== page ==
Drinking Apple Cider:
A sweet book to curl up with.


Such a cute story. I loved Simon and Blue through and through, from beginning to end.

Jumping in a Leaf Pile:
A book that reminds you of your childhood.

I couldn’t resist these nostalgia purchases ❤

Scary Movie Night:
Your favourite spooky read.


Gillian Flynn is my newest obsession. After reading Gone Girl (which I absolutely loved, even more than the movie), I couldn’t resist reading another one of her works. Dark Places did not disappoint. It kept me on the edge of my seat from beginning to end. And yes, there were a few moments when the hair at my neck stood on end.

Costume Party:
A book with an eclectic cast of characters.


I absolutely loved the diverse cast in this novel. Molly is a self-proclaimed “fat girl” (we really don’t see much of that in fiction, do we?) She and her twin sister Cassie (who is gay)  are born via sperm donation and raised by two mothers. Did I mention that Cassie’s girlfriend is a Korean-American who is pansexual?

I tag these awesome people:

Zoie @ Whisked Away By Words

Shanah @ Bionic Book Worm

The Orangutan Librarian

Swetlana @ The Caffeinated Bookworm Life

Lashaan @ Bookidote

If you have already done this tag, or if you don’t like to do tags, (or if it is already winter where you live), no worries! On the other hand, if anyone wants to do this tag, go for it!


What are your favourite fall activities? Is it snowing where you live? When does winter officially start?

The Writer’s Tag!

The Writer's tag

Happy Wednesday!

But… but… What happened to WIPPet Wednesday, you ask!?

Usually I post a snippet of my WIP on Wednesdays, but this Wednesday, well………. I actually have no snippet for you guys.


This is because I am still plotting and researching my new novel, and I want to make sure I get all the kinks ironed out before I put pen to paper (or rather, fingers to keyboard.) No worries: I am actively working on it, every single night.

So, instead, I will be doing The Writer’s Tag. Thanks to The Orang-utan Librarian for tagging me. Be sure to check out her post and her blog, because both are absolutely awesome.

What genres, styles, and topics do you write about?

The novel that I just finished is a contemporary fiction about art history and depression. It’s… pretty heavy, and now I am ready for something lighter.

My new project is a young adult science fiction novel about human genomic editing, space exploration, and pharmaceuticals. Did you know that in February 2017, the first human embryo was genetically edited in the US? (Fact.) Can you imagine a world in which editing of the human genome is accepted and even preferred?


Long story short: A bit of everything! I am still experimenting with which genre(s) jive with me the most.

How long have you been writing?

Ever since I picked up a pencil and learned to make coherent sentences! I remember writing my first short story when I was in my ESL (English as a Second Language) class in grade 3. I used to fold printer paper in half and staple them in the middle to make a “book” :’)

Here is little Asian me:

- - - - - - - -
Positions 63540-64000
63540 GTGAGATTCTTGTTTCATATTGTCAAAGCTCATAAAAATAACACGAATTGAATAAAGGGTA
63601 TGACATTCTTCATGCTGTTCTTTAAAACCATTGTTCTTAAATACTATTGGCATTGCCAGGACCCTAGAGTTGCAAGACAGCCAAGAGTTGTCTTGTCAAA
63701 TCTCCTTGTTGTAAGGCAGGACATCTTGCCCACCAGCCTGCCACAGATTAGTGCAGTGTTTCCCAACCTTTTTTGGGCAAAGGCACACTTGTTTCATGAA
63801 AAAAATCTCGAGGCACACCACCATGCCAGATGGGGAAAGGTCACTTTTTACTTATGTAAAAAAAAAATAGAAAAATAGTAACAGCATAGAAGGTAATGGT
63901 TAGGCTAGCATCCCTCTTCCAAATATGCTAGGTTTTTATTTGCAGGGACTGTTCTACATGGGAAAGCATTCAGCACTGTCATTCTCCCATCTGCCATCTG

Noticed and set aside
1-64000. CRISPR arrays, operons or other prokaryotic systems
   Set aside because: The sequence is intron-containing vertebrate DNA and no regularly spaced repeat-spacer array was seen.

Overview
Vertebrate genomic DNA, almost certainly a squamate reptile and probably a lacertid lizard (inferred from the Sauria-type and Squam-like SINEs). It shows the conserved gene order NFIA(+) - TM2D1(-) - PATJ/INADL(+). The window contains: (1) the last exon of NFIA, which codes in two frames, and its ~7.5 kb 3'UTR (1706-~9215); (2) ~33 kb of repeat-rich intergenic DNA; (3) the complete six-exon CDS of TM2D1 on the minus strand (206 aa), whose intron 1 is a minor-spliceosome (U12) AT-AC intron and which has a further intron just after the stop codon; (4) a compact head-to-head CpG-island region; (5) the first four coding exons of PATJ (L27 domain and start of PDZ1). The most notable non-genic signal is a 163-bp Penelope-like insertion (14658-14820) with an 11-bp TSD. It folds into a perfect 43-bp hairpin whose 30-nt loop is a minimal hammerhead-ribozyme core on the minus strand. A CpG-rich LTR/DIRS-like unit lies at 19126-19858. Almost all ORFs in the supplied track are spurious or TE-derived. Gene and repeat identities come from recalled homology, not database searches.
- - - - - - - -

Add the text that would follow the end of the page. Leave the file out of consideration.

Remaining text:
Why do you write?

I have people in my head who talk and if I don’t write I will probably go crazy.

When is the best time to write?

All day everyday! However due to adulting demands, that is impossible :’)


What parts of writing do you love and hate?

I love…

  • Creating characters and worlds
  • Being able escape real life (come on guys, adulting isn’t what it’s hyped up to be)
  • The feeling of being so absorbed into your world and your story that you forget that you are just a writer punching words into a word processor

I hate…

  • Writer’s block
  • Hearing about the plot of another book that sounds similar to your own (Hey, WE had that idea first)
  • Showing my story to other people (“Sophie, I just read this part in your novel and-” “AHHHH NO DON’T TALK ABOUT IT- IT SUCKS!!!!” [plugs ears])


How do you overcome writer’s block?

I stare at my laptop screen until a word comes out (it works.)

Are you working on something at the moment?


What are your writing goals this year?

In the next 40 days of 2017 (What?! 40 days?! Really?! I know right?) I am hoping to finish planning this novel and start writing it. Small steps :’)

Thanks for reading, you guys!

I tag these fantastic folks: Marie, Dani, Beth, CaitJW Martin, Phil Taylor, Jeanne G’Fellers, AM Leibowitz, and Fallon Brown. And of course, any other writer reading this post!

(You absolutely do not have to do this tag, if you have done it before, or if you just don’t like doing tags.)


How long does it take for you to jump from one WIP to the next? What do you like and dislike about writing? What are your writing goals this year? How is Nanowrimo going?!

Come See China with Me! (Part 2)

Come See China with Me!

Hello everyone!

Wish me luck- I have a driving test this Wednesday to get my full license! (I have been driving for two years now with a learner’s license, so this test shouldn’t be a problem. The hard part is to remember to stop for 3 seconds at each stop sign, and to not drive above the speed limit.)

Today, I want to tell you guys about the second week of my China trip, which I spent in Shijiazhuang. Just a reminder about where this city is in China:


If you guys want to read about Weihai, China (a beautiful coastal city), check out my previous blog post here. Shijiazhuang is very different (be prepared).

Disclaimer: This won’t be your typical travel post! Since I was born in China and have lots of family there, you won’t see much touristy stuff here. However, you will likely get a sense of what it is like to live as a Chinese person.

Shijiazhuang, China

We flew from Weihai to Beijing, then travelled to Shijiazhuang by bullet train, which can drive up to 300km per hour! This is one of the technological innovations that the Chinese are very, very proud of.